The effects of growth hormone on growth, carti-lage, and protein anabolism depend on its interaction with other growth factors (proteins) called so-matomedins produced by the liver, skeletal muscle,cartilage, bone, and other tissue. A variety of growth factors have been identified, such as insulinlikegrowth factor, nerve growth factor, epidermal growth factor, ovarian growth factor, and fibroblast growth factor (depending on the tissue and organ they af-fect). Growth factors cause cells to grow and multiply by increasing the uptake of amino acids and decreas-ing the breakdown of proteins. Growth factors in-crease the breakdown of fat from adipose tissue; the fatty acids released are used for energy production. They decrease the uptake of glucose by cells, sparing glucose for utilization by nervous tissue. They also stimulate the release of glucose from the liver into the blood by the breakdown of liver glycogen.

Other than growth hormone, individual growth is affected by thyroid hormones, sex hormones, steroids, and insulin. Genetic factors and adequate nutrition also play an important role in growth.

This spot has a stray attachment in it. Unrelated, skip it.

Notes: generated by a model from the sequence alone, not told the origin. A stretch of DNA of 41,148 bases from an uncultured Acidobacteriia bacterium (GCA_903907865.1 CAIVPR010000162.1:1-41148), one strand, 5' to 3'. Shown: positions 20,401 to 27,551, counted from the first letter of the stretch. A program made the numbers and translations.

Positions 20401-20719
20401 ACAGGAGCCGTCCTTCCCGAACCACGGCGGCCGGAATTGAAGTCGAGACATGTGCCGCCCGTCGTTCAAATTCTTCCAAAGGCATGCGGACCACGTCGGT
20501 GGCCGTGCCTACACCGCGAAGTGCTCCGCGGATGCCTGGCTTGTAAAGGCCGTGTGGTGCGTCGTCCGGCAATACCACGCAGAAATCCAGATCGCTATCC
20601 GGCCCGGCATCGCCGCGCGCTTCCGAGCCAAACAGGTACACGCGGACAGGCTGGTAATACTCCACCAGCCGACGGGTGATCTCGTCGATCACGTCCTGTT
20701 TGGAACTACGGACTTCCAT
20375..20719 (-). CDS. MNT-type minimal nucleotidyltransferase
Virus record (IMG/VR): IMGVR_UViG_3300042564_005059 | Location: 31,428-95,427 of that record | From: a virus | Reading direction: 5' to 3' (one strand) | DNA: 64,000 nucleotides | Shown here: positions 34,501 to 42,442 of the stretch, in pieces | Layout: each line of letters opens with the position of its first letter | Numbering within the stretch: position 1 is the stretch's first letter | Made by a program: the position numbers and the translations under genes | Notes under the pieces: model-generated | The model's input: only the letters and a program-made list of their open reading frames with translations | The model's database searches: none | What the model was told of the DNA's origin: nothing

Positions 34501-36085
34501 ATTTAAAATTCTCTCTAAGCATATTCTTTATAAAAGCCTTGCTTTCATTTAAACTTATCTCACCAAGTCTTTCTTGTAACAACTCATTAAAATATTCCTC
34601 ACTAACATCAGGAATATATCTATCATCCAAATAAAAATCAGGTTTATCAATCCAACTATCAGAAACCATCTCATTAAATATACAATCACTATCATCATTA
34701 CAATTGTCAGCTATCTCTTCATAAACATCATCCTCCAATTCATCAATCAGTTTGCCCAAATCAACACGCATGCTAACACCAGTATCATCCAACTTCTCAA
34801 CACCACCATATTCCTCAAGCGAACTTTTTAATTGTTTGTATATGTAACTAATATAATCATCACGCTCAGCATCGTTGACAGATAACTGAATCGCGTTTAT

Growth hormone secretion is primarily controlled by growth hormone-inhibiting hormone (GHIH) and growth hormone-releasing hormone (GHRH) of the hypothalamus, which are then regulated by glucose levels in the blood. Other factors also affect growth hormone secretion, such as levels of fatty and amino acids; increased activity of the sympathetic nervous system; and hormones, such as glucagon, insulin, es-trogen, and cortisol.

Intermediate Lobe

The intermediate lobe is rudimentary in humans and appears to secrete hormones in insignificant levels. In humans, some of the cells migrate to the anterior pi-tuitary and secrete the hormones melanocyte-stimu-lating hormone (MSH) and endorphins. The physi-ologic function of MSH in humans is not known; however, in lower animals, such as fish, reptiles and amphibians, it results in darkening of the skin. The darkening of the skin when these animals are placed in a dark background is another example of a neu-roendocrine reflex, in which nerves from the eye alter endocrine secretions in accordance to the external environment.